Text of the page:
Meanwhile the wreck was battered by the heavy swell. Captain McEwan shared out what little food remained and had to prevent survivors from drinking salt water, which had begun to take the lives of those who drank it. Others, exhausted by their ordeal, simply slipped into the sea to their death. In the words of one lifeboat captain they were:

Over the next few days, several rescue attempts were made by Corio and Ladybird rescue boats. Rockets were fired to try to get lines aboard but mountainous seas and severe winter storms drove the rescuers back and lives were lost as the lifeboats were swamped. A further attempt was made to launch one of Admella's own lifeboats, which had washed ashore, but it too was unsuccessful. By Saturday, one full week after the wreck, Admella's lifeboat, skippered by Ben Germein[3] and Corio's boat were launched from the beach and managed to crash through the surf and reach the wreck. Eventually three people made it onto one boat, which then capsized, drowning one man.

The Portland lifeboat which had been towed to the scene by Ladybird had made an earlier attempt to reach the wreck but was driven back by the raging seas. Now it was finally successful in coming alongside the wreck and the remaining 19 survivors jumped and fell into the boat. They were transferred to Ladybird which returned to Portland. The lifeboat is now housed in the Portland Maritime Museum.

Aftermath[edit]

The final journey of Admella. (Click to enlarge)

As news of the disaster reached Adelaide and Melbourne, interest in the wreck had reached fever pitch; telegraph offices throughout the colonies were crowded, while newspapers printed extra editions only to see them sold out immediately upon release. In Adelaide, the news of the disaster brought hundreds of people to the telegraph office to hear the story as it unfolded; businesses closed and both Houses of Parliament adjourned.

For a few weeks crews who had participated in the rescue were treated as heroes, especially Captain Greig and the crew of Ladybird. In the community, businesses and individuals raised money for the Admella Shipwreck Reward and Relief Fund for rescuers and survivors. After the commission of inquiry into the wreck of Admella, the loss was attributed to the effects of a current that pushed the vessel off course, although investigations were also held into a magnetic disturbance in the area that may have affected the compasses on iron-hulled ships. The commission found that a contributing factor had been the way that the watertight bulkheads had been inserted - the holes for the hundreds of rivets had weakened the metal. The inquest also resulted in the installation of the telegraph at Cape Northumberland and in 1881 a lighthouse was built at Cape Banks.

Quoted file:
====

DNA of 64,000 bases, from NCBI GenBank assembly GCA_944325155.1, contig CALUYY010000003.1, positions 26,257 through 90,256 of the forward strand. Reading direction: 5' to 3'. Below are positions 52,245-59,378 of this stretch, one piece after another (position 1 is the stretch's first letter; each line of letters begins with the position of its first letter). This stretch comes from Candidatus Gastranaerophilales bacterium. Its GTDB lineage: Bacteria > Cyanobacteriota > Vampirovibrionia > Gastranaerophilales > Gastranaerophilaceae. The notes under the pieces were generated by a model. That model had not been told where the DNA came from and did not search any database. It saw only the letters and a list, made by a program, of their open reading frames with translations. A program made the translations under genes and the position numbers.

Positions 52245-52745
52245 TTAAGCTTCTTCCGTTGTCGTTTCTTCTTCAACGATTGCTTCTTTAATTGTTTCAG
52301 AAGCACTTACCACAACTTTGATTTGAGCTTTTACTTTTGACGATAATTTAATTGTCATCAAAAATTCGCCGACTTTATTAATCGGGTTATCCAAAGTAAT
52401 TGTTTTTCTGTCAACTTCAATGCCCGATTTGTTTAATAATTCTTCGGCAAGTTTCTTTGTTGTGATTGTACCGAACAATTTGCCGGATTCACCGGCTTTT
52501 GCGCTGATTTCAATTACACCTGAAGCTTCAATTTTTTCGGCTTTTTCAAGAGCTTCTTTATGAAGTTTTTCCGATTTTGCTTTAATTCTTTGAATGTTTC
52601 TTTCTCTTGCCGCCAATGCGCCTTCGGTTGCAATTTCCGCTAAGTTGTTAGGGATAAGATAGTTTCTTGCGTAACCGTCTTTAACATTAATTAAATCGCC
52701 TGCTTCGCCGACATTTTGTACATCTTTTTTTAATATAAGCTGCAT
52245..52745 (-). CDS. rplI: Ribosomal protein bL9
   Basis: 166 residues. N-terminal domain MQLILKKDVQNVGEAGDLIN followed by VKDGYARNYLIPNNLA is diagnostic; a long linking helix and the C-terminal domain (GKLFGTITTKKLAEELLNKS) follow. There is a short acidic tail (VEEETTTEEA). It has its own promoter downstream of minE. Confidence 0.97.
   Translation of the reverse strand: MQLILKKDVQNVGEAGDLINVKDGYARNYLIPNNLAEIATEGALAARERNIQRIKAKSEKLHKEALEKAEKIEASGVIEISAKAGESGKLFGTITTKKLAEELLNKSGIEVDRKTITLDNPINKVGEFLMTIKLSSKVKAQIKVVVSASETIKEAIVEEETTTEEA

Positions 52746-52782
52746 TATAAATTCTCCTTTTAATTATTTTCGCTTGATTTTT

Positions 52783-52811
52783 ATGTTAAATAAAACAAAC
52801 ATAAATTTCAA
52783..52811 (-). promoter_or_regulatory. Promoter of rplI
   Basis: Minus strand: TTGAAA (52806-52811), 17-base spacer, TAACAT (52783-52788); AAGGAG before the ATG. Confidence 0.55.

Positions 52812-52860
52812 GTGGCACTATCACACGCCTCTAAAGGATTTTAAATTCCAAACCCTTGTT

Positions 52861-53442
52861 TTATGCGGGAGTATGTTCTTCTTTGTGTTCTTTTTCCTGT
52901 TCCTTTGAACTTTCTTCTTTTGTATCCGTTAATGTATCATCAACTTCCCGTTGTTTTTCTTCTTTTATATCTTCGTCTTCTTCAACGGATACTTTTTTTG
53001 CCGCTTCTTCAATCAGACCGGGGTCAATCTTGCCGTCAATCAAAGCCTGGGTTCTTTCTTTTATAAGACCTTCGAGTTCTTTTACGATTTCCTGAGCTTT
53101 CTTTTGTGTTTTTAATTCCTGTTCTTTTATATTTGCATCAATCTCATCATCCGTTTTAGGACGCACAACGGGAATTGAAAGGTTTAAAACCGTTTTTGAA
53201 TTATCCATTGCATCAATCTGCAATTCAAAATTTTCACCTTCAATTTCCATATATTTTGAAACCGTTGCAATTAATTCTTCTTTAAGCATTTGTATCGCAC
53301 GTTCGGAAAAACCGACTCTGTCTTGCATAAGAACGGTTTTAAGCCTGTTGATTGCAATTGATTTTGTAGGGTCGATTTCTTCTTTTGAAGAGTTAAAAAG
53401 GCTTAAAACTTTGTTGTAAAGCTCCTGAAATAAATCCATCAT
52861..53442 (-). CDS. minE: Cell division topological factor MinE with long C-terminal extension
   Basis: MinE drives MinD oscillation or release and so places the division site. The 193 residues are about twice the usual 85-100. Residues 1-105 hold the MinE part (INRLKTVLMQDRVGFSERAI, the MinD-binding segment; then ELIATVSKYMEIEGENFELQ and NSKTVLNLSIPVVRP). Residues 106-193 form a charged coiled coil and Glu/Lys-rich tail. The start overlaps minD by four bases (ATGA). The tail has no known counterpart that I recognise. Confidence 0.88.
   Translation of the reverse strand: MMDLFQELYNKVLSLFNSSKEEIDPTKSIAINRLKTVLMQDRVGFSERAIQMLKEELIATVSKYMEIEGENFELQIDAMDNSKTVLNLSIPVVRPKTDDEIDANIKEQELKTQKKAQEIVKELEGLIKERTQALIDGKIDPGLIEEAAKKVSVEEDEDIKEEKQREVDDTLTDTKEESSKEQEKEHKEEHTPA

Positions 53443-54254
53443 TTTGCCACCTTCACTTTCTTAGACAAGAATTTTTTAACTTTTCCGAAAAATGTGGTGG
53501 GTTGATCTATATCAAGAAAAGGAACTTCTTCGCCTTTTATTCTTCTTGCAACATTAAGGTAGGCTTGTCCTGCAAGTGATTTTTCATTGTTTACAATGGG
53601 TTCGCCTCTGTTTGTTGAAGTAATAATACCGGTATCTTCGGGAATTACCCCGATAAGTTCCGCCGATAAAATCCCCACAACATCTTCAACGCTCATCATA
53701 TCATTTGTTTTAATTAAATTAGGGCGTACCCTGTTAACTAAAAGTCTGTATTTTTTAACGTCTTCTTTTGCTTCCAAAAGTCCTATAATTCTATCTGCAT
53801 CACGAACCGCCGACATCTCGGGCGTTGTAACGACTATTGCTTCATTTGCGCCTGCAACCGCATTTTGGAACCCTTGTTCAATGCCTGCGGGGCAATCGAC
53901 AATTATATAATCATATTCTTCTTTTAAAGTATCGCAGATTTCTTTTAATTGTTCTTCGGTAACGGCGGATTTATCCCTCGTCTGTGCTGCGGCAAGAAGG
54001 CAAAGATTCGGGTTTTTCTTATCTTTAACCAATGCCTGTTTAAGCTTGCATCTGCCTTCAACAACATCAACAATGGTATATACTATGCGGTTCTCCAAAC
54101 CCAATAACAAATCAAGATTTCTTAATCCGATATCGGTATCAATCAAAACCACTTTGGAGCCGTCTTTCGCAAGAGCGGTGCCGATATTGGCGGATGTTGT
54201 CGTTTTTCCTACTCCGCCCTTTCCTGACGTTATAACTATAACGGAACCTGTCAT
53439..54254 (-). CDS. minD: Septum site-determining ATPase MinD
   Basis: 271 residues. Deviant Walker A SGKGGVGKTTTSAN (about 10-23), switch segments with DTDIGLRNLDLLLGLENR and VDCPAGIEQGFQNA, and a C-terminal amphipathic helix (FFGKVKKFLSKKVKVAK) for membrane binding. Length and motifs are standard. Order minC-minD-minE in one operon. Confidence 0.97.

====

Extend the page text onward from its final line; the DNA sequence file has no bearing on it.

Nearly a century later a much larger Corio was wrecked on the same reef and sank, but all aboard were rescued.

Admella's wreck site is protected by the Commonwealth Historic Shipwrecks Act 1976, and is at 37°52′48″S 140°21′00″E / 37.88000°S 140.35000°E / -37.88000; 140.35000[4] Prior to statutory protection, some salvage work has been conducted on the wreck site over the decades, but due to its very exposed location, diving is difficult in all but the calmest of seas.

In the area between the Victorian border and the River Murray mouth 101 vessels have been wrecked and 218 lives lost.

Admella relics[edit]

There are several places where it is possible to view aspects of Admella wreck and the subsequent rescue attempts.

  • The Port MacDonnell & District Maritime Museum located at Meylin Street, Port MacDonnell, has a display that includes, amongst other things, a small bronze cannon, the ship's bell and a carving set from Admella.
  • The Portland Maritime Museum has a permanent Admella display that includes the Portland lifeboat that rescued many of Admella's survivors.
  • At the Cape Banks lighthouse near the town of Carpenter Rocks there is a memorial to Admella and those who died.
  • "From the Wreck" is a poem written by Adam Lindsay Gordon telling of the ride made by Peter Black to Mount Gambier to raise the alarm following the wreck of Admella. Adam Lindsay Gordon lived in Dingley Dell, near Port MacDonnell in South Australia from 1864 - 1867.
  • In Port MacDonnell there is a house that has been constructed, in part, using timbers from Admella's wreck.

References[edit]

  1. ^ "SS Admella – 150th Anniversary". Admella Commemoration Advisory Committee. Retrieved 18 April 2008. 
  2. ^ "Memorial to Ben Germein". Portland Guardian (Victoria: National Library of Australia). 23 March 1944. p. 1 Edition: Evening. Retrieved 18 February 2013. 
  3. ^ "The Admella Wreck". The Register (Adelaide, SA: National Library of Australia). 23 January 1922. p. 2. Retrieved 18 February 2013. 
  4. ^ "View Shipwreck – Admella". Retrieved 13 August 2012. 
  • Bonney, Neville (1987). Carpenter Rocks and Beyond. 
  • Jaunay, Graham. "Wreck of SS Admella". 
  • Loney, Jack (1925). Wrecks on the South Australian Coast. Lonestone Press. 
  • Mudie, Ian (1966). Wreck of the Admella. Rigby Ltd. 

External links[edit]

See also[edit]